He licks the hollow of my throat.
Jack: "Between today and the day we die, I'm going to fuck you everywhere."
Jack: "I want you, Elsie. All the time. I think of you. All. The. Fucking. Time. I'm distracted. I'm shit at work. And my first instinct, the very first time I saw you, was to run away. Because I knew that if we'd start doing this, we would never stop. And that's exactly how it is. There is no universe in which I'm going to let you go. I want to be with you, on you, every second of every day. I think - I dream of crazy things. I want you to marry me tomorrow so you can go on my health insurance. I want to lock you in my room for a couple weeks. I want to buy groceries based on what you like. I want to play it cool, like I'm attracted to you and not obsessed out of my mind, but that's not where I'm at. Not at all. And I need you to keep us in check. I need you to pace us, because wherever it is that we're going ... I'm here. I'm already right here."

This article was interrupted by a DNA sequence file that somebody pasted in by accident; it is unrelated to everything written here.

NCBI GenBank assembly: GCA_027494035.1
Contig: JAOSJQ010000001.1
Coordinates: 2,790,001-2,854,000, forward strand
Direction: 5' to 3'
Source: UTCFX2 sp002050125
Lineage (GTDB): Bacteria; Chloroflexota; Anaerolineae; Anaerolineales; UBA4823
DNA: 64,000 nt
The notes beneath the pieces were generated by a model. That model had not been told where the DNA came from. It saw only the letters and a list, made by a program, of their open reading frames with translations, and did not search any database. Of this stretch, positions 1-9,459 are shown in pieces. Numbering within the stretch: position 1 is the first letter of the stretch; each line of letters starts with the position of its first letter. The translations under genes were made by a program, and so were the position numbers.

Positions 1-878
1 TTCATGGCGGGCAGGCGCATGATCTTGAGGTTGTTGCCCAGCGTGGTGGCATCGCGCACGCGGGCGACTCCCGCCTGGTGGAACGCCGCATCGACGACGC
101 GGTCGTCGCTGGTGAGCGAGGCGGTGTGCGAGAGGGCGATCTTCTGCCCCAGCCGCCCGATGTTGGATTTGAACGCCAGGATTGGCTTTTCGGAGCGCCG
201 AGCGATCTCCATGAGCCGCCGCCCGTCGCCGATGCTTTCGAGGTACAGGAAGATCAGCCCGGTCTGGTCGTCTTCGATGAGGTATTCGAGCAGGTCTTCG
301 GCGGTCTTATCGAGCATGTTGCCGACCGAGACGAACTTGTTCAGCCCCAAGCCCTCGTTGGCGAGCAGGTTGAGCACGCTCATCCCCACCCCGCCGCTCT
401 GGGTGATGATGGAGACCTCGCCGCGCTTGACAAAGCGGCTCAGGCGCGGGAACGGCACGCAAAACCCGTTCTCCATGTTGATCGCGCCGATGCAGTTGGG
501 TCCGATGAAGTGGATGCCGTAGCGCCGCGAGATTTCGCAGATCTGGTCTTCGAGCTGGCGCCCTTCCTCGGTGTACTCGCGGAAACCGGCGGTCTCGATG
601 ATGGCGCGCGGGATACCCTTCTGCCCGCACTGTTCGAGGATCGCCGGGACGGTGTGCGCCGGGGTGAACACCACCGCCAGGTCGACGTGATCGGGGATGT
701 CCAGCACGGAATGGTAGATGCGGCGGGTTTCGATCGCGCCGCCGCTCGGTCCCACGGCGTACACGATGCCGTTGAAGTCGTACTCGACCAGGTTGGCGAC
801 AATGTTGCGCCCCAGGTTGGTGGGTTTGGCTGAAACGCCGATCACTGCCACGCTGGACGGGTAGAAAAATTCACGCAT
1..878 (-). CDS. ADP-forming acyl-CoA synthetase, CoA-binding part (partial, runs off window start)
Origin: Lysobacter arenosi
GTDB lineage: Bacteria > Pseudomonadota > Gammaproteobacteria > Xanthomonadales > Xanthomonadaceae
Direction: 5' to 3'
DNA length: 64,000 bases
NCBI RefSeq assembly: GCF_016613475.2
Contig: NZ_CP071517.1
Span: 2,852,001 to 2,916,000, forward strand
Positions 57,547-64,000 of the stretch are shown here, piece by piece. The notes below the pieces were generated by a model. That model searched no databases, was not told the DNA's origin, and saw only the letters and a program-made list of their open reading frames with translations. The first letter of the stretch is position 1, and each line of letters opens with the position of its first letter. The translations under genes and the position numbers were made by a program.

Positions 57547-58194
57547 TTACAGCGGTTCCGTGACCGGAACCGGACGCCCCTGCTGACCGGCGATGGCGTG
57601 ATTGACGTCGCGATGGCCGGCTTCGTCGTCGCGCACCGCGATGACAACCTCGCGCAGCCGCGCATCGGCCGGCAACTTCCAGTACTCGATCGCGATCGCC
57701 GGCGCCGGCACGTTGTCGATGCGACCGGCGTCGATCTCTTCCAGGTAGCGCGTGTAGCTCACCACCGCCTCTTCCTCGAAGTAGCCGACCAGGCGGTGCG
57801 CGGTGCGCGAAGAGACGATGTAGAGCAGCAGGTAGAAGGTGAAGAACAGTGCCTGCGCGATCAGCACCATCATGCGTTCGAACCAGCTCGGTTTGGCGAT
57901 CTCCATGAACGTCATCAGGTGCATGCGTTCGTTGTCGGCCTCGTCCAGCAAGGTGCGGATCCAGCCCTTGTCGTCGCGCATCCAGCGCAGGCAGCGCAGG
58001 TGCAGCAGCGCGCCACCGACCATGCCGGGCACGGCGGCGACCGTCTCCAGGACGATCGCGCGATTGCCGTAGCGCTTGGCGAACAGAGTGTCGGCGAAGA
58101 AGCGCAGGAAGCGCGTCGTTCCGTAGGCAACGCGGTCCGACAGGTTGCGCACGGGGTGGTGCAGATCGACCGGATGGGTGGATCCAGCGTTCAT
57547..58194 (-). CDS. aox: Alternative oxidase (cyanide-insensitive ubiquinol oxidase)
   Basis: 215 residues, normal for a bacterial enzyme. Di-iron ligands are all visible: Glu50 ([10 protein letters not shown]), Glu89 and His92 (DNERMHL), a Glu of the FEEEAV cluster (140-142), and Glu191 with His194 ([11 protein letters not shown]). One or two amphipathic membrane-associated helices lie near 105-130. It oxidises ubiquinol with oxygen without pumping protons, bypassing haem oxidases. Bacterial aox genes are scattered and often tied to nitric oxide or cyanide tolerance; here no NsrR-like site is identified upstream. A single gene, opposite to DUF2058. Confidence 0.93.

Elsie: "You're not going to suddenly realize that you don't really like me, right?"
He dips his chin to look at me.
Jack: "If my feelings for you haven't changed after reading that Bella and Alice alphaverse fan fiction, I'm pretty sure we're golden."
Elsie: "It's called omegaverse - and you said it was good!"
Jack: "I said it was hot."